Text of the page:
# [libre-riscv-dev] FP unit testing (was Re: [isa-dev] FP reciprocal sqrt extension proposal)

Jacob Lifshay programmerjake at gmail.com
Thu Jul 25 10:17:43 BST 2019

On Thu, Jul 25, 2019 at 1:54 AM lkcl <luke.leighton at gmail.com> wrote:
>
> On Thursday, July 25, 2019 at 9:45:08 AM UTC+1, Jacob Lifshay wrote:
>
>>
>> The special case values should be (for reciprocal sqrt):
>> NaN -> NaN (ignoring signaling/quiet)
>> -Inf -> NaN
>> -finite -> NaN
>> -0 -> -Inf (div-by-zero; weird, but this is how ieee 754 defines it)
>> +0 -> +Inf (div-by-zero)
>> +finite -> rsqrt
>> +Inf -> +0
>
>
> do you happen to know if that's the exact order in which those tests have to be actioned?  the reason i ask is because i got caught out when doing fpsqrt special cases: i'd placed zero-testing later in the list, tested -ve numbers (all -ve numbers) first to return canonical-NaN, and of course sqrt(-ve zero) is -ve zero.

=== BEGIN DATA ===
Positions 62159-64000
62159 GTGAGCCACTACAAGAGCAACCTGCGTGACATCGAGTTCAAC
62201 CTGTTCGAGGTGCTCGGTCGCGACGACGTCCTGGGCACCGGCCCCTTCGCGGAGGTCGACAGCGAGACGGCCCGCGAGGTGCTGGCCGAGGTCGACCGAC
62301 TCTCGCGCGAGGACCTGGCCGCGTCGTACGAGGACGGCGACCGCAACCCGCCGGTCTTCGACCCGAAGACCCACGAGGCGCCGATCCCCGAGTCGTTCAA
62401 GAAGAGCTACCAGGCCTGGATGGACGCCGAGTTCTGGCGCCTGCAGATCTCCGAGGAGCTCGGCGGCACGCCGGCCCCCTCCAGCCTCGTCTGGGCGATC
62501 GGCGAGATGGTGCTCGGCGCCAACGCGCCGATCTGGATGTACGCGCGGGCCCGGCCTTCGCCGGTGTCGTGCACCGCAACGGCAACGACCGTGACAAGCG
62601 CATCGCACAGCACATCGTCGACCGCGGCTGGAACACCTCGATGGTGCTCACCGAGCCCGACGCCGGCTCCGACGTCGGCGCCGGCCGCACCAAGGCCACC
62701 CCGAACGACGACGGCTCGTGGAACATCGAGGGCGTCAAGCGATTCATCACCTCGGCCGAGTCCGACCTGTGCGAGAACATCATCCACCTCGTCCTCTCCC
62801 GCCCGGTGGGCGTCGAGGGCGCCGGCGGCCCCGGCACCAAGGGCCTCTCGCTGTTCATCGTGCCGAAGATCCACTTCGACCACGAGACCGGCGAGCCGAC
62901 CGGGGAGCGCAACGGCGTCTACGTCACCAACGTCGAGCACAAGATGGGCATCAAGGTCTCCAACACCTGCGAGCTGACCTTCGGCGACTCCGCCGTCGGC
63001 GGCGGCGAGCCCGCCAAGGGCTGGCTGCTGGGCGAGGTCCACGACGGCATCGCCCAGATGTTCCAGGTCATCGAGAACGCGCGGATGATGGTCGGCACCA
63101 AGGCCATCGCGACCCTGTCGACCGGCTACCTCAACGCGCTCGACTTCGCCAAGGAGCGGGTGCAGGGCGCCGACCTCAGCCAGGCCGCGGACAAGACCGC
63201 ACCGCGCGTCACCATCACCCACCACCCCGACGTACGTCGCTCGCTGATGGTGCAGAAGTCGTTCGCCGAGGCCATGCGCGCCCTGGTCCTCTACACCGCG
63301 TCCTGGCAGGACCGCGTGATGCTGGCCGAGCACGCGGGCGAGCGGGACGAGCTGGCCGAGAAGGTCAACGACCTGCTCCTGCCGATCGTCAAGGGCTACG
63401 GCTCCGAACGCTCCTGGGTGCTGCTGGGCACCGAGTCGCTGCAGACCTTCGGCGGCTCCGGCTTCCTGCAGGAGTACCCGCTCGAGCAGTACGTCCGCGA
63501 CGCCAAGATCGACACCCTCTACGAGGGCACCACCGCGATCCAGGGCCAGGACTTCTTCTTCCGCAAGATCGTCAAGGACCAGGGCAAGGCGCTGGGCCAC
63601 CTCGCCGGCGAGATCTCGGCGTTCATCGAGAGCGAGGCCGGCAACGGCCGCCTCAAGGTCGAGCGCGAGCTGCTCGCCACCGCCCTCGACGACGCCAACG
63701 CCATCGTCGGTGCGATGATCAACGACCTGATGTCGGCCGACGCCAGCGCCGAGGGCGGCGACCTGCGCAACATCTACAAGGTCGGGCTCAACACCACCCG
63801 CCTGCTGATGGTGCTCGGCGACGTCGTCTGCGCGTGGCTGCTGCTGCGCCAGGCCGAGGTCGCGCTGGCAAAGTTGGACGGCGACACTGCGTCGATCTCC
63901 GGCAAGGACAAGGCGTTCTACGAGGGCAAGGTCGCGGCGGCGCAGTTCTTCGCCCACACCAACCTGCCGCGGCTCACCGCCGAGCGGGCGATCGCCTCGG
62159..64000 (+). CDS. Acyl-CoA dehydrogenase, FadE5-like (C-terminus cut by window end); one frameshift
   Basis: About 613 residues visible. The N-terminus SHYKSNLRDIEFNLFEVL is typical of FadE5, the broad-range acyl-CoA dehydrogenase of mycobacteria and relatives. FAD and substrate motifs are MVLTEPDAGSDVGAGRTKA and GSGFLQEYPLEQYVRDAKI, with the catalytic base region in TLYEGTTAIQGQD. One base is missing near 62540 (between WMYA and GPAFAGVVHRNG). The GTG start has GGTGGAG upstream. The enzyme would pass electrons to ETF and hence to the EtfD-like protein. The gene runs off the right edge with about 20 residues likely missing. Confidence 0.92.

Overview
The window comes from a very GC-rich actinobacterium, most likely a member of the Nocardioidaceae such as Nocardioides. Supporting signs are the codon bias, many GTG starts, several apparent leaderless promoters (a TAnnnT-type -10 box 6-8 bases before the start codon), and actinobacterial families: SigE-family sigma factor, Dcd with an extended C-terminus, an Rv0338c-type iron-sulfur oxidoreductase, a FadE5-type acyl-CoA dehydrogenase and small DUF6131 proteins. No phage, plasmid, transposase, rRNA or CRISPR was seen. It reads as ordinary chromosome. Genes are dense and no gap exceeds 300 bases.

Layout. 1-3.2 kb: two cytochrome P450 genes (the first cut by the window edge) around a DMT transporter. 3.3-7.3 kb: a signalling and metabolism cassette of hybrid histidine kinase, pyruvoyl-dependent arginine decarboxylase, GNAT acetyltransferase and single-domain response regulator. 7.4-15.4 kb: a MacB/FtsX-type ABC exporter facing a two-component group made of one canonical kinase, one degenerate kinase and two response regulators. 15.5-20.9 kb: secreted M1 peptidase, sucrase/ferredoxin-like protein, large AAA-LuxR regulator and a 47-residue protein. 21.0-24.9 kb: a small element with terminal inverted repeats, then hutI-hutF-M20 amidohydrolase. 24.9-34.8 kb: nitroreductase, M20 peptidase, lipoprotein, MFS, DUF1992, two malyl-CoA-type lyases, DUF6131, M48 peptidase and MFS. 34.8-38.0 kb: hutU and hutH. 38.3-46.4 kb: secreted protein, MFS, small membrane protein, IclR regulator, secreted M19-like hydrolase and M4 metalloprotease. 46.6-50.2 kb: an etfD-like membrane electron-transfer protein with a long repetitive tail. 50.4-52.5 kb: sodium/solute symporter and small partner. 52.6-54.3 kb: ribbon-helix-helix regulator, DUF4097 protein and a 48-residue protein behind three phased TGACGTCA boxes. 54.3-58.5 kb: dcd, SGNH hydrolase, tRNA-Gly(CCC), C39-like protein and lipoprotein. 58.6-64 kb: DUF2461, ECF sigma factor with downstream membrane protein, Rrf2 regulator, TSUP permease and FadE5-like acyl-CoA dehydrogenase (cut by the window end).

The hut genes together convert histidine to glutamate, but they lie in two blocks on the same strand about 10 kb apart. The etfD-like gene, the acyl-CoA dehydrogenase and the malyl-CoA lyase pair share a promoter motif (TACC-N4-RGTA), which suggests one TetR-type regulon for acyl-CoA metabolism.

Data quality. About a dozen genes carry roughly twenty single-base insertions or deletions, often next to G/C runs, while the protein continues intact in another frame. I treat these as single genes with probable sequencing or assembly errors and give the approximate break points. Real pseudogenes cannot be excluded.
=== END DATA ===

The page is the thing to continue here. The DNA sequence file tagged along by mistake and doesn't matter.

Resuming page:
Those cases are more like a switch statement in C with breaks in that
each case is independent:

Float frsqrt(Float input)
{
switch(classify(input))
{
case NAN:
case NEG_INF:
case NEG_FINITE:
case NEG_DENORMAL:
return NaN;
case NEG_ZERO:
return -Inf;
case POS_ZERO:
return +Inf;
case POS_FINITE:
case POS_DENORMAL:
return calculate_frsqrt(input);
case POS_INF:
return +0.0;
}
unreachable();
}

So, the order you test them in is whatever order the classify() algorithm uses.

> this one "-0 -> -Inf" kiiinda makes sense if the 1/ is considered to take precedence over sqrt() part.
yeah, but it makes it more annoying since otherwise the sign of the
result (ignoring NaNs) is always positive, like you would expect from
the mathematical limits at 0 and infinity.

If I recall correctly the actual definition of reciprocal sqrt in IEEE
754 is (expanded):
fn frsqrt(v) {
let temp = sqrt(v); // IEEE 754 sqrt except it returns the exact
mathematical result without rounding
return 1.0 / temp; // IEEE 754 division; rounds the result
}

the reason frsqrt(-0) returns -Inf is that IEEE 754 sqrt(-0) returns
-0 which then gets converted to -Infinity.

Jacob Lifshay